Genre: Urban Fantasy
Synopsis: Toby Daye is a changeling, half-fae and half-human. She started off the series disconnected and aimless, a result of the years she lost due to a spell cast on her by her enemies. She’s come a long way since then, becoming a hero of the realm, someone people count on. She’s amassed a dedicated group of friends, and lost others.
In her previous adventure, one of her friends created a cure for elf-shot, a weapon that would put its victims to sleep for a hundred years. It was developed as a way to get around the Law that forbade the killing of purebloods–and it’s fatal to changelings like Toby, not that the purebloods care. Putting this cure out into the world would change it irrevocably. Toby herself knows several people affected by elf-shot, some of which she wants woken up and some of which she put to sleep herself.
And so she’s roped into going to a political conference–that no one like her normally has the right to attend–where the nobles discuss whether to use the cure or suppress it, with many of them having their own personal reasons to be invested. But when you have a bunch of powerful people full of their own importance trying to come to an agreement, someone’s bound to get hurt–and someone does. Someone dies under mysterious circumstances. And of course, Toby is the one who has to stop it before it happens again.
Series: This is the 10th book in a series that’s still going strong.
POV: First person.
I’m really invested in this series. I’ve loved watching Toby grow from her isolation into having a solid sphere of friends, loved watching her realize how different the world around her is from what she thought it was.
The tension between Toby and Sylvester–the man she swore her allegiance to and the closest thing she has to a father figures–enriches the story, as does the completely different tension between him and his wife, Luna. Toby hasn’t forgiven Sylvester for lying to her about something incredibly important, something she needed to know. Luna hasn’t forgiven Toby for failing to save her daughter. It’s such a complex dynamic.
And then there’s the dynamic between Toby and all these pureblood nobles who are used to things being done a certain way, used to changelings like Toby being far beneath them. But Toby’s made a name for herself as a hero of the realm. Two of the presiding monarchs at the conclave owe her their thrones. The High King and Queen listen to her. She’s on conversational terms with the Luidaeg–a Firstborn who outranks everyone just by virtue of being who and what she is– when the rest of them are afraid of any and all Firstborn. It doesn’t help that Toby herself tends to talk back.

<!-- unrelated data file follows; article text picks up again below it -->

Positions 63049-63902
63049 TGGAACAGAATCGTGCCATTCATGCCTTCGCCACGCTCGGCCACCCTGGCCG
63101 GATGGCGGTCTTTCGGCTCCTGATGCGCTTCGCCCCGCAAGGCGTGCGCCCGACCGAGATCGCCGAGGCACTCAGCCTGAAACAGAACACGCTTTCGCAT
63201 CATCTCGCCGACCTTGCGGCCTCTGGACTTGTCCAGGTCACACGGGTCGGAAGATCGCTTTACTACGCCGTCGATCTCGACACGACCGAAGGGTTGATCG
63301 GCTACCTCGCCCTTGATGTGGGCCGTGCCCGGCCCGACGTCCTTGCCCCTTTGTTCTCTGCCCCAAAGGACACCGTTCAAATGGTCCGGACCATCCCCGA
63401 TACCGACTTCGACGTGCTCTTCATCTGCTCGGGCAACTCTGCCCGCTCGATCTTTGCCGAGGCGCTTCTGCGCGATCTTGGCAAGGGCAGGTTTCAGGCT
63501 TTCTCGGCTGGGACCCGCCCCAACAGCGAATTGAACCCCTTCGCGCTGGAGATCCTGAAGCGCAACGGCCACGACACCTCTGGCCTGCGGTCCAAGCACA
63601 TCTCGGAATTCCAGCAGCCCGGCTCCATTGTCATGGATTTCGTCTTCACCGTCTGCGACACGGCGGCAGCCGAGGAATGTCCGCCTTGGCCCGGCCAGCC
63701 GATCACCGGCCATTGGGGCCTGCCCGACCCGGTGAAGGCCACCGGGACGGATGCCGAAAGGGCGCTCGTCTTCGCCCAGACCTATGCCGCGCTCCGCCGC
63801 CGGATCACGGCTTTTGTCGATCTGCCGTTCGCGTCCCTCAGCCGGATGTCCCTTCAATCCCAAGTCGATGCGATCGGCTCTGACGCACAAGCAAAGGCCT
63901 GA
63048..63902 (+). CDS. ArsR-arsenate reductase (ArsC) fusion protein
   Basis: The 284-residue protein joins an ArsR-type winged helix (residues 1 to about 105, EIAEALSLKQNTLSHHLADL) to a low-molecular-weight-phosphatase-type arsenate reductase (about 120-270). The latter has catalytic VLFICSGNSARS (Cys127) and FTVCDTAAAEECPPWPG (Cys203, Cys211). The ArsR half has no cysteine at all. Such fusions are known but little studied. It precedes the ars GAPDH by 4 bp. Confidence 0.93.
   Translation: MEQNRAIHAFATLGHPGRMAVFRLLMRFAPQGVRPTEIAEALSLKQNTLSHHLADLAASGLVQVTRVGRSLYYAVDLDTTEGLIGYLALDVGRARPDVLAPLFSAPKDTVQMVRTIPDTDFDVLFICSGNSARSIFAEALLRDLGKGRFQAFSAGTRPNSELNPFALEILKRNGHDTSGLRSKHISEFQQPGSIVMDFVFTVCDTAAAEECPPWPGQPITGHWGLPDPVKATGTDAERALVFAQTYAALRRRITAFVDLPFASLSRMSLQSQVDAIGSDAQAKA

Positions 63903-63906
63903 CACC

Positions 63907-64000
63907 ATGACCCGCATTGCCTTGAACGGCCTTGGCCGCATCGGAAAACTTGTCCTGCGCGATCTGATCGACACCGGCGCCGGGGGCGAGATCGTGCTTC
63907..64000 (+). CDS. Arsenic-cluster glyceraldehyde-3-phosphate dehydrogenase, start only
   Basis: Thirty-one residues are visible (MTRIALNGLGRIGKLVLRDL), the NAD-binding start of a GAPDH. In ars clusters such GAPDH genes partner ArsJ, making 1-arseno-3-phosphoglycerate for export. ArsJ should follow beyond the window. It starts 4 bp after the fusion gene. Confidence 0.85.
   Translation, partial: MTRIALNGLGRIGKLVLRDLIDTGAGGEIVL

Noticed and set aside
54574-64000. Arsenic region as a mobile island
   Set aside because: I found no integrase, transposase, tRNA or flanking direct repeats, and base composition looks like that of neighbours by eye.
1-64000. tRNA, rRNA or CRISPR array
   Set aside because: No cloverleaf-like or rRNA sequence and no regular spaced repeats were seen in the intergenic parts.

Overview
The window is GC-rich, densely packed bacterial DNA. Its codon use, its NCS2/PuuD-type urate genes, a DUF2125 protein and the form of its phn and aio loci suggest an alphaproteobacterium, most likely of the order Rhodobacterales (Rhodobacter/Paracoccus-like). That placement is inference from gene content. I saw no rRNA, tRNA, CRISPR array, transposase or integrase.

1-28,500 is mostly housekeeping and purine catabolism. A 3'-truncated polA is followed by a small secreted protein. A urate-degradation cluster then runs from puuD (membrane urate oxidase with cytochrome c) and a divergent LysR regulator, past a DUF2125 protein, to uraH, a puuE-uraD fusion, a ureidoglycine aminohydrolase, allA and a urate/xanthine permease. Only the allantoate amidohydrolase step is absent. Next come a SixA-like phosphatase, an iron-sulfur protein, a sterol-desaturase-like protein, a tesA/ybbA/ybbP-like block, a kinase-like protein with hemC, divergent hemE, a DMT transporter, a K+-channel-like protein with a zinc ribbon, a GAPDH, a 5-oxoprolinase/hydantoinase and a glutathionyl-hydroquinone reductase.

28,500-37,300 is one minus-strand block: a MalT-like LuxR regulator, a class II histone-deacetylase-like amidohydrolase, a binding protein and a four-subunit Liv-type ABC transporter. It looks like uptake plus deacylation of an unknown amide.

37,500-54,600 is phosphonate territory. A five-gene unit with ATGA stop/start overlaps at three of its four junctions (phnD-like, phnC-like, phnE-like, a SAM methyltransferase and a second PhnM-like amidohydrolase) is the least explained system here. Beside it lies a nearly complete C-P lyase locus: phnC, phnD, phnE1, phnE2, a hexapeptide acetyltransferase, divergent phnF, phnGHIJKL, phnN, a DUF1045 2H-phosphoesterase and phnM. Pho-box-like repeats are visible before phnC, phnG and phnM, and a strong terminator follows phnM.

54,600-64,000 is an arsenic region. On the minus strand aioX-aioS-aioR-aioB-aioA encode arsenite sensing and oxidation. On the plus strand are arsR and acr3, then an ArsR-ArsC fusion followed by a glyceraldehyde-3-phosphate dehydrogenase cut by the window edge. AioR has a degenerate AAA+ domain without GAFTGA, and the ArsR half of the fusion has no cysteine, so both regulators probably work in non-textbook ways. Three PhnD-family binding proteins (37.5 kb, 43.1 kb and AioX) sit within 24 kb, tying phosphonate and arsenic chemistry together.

Watching her conduct an investigation where she needs to question all these assorted nobles without mortally offending them, watching where she can press her advantages and where she has to back off, is interesting. There’s a lot of social dynamic going on here, with the rules tailored for a long-lived, feudal society. Toby’s relatively young, with human heritage and more experience with the human world than court intrigues. But human blood or not, she’s powerful because she’s the daughter of a Firstborn, and she has a lot of social capital in this part of the world.
The murder mystery itself creates this huge threat and a sense of urgency–or it does for Toby, who has a hard time getting the nobles to take anything seriously. At first, the manner of the killings is completely unknown and seemingly impossible to stop. But as the investigation goes on, and as Toby tries to force the nobility to let her conduct the investigation, pieces of information start to fall into place.
I’m really happy about the novella at the end as well, because it tackles something that our protagonist shouldn’t be present for–but something that would have been disappointing not to see, after the buildup to it with this and previous books. Adding in a novella that picks up immediately after the book, from another character’s perspective, to give us this additional bit of the story solves that problem.
Once Broken Faith deals with the consequences of the last book. The new cure for something that’s so ingrained in fae society threatens to change the makeup of the world. It’s about the different ways that people respond to change. It’s about how people struggle to gain control over the world around them. It’s about putting those you consider family first. And as ever, it’s a strong story building up on everything the previous books have already established. This remains one of my favorite series.
“Never invite a death omen to a murder party.”